Source – Wikipedia

Cue sports (sometimes written cuesports), also known as billiard sports,[1][2] are a wide variety of games of skill generally played with a cue stick, which is used to strike billiard balls and thereby cause them to move around a cloth-covered billiards table bounded by elastic bumpers known as cushions.

Historically, the umbrella term was billiards. While that familiar name is still employed by some as a generic label for all such games, the word’s usage has splintered into more exclusive competing meanings in various parts of the world. For example, in British and Australian English, “billiards” usually refers exclusively to the game of English billiards, while in American and Canadian English it is sometimes used to refer to a particular game or class of games, or to all cue games in general, depending upon dialectand context. In colloquial usage, the term “billiards” may be used colloquially to refer to pocket billiards games, such as poolsnooker, or Russian pyramid.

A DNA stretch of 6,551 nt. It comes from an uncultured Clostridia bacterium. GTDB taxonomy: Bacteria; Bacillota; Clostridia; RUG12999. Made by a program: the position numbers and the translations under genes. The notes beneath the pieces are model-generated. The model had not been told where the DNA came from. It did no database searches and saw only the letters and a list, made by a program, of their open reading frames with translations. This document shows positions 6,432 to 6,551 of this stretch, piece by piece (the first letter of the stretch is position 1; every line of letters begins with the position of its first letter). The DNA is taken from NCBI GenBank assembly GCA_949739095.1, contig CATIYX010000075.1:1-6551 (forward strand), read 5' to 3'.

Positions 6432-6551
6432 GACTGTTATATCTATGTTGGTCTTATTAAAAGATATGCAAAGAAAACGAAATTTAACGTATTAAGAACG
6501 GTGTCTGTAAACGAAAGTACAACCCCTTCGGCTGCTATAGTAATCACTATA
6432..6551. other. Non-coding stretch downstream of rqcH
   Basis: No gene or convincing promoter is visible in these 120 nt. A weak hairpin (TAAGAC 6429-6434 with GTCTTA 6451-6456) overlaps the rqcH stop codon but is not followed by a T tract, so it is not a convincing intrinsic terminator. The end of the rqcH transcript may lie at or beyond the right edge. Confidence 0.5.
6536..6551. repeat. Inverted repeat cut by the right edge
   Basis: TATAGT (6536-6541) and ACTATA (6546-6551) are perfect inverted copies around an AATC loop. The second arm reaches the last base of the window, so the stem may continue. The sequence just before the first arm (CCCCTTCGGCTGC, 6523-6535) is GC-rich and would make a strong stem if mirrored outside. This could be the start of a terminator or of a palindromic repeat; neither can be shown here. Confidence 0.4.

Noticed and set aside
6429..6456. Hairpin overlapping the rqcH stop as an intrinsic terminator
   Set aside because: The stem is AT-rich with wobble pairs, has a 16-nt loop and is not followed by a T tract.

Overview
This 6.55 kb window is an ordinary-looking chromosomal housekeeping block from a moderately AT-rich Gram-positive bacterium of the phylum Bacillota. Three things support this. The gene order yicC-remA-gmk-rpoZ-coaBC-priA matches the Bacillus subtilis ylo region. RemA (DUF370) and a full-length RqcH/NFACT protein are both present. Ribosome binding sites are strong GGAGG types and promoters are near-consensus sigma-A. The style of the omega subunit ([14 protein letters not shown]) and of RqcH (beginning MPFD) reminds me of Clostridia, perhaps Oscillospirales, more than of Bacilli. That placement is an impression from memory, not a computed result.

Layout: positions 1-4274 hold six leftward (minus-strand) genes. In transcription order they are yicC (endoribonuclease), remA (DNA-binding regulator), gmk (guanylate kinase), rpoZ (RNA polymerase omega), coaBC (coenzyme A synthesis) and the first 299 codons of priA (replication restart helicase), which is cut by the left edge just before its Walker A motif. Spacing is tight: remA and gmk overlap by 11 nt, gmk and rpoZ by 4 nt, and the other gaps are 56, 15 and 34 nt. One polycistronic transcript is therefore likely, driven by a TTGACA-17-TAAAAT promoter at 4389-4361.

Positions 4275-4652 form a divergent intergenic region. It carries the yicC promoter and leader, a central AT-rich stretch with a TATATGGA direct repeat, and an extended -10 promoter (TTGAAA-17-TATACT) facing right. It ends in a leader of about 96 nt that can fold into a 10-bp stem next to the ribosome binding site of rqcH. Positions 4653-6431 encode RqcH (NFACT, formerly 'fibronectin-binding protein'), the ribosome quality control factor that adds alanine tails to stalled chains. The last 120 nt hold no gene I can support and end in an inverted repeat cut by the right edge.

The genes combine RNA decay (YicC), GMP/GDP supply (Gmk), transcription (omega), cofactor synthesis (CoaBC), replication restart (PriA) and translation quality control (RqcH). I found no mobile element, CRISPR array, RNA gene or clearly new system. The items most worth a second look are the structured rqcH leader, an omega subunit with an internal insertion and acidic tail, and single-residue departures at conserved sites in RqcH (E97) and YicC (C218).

There are 3 major subdivisions of games within cue sports:

There are other variants that make use of obstacles and targets, and table-top games played with disks instead of balls.

Billiards has a long and rich history stretching from its inception in the 15th century, to the wrapping of the body of Mary, Queen of Scots, in her billiard table cover in 1586, through its many mentions in the works of Shakespeare, including the famous line “let’s to billiards” in Antony and Cleopatra (1606–07), and through the many famous enthusiasts of the sport such as: MozartLouis XIV of FranceMarie AntoinetteImmanuel KantNapoleonAbraham LincolnMark TwainGeorge Washington, French president Jules GrévyCharles DickensGeorge Armstrong CusterTheodore RooseveltLewis CarrollW.C. FieldsBabe RuthBob Hope, and Jackie Gleason.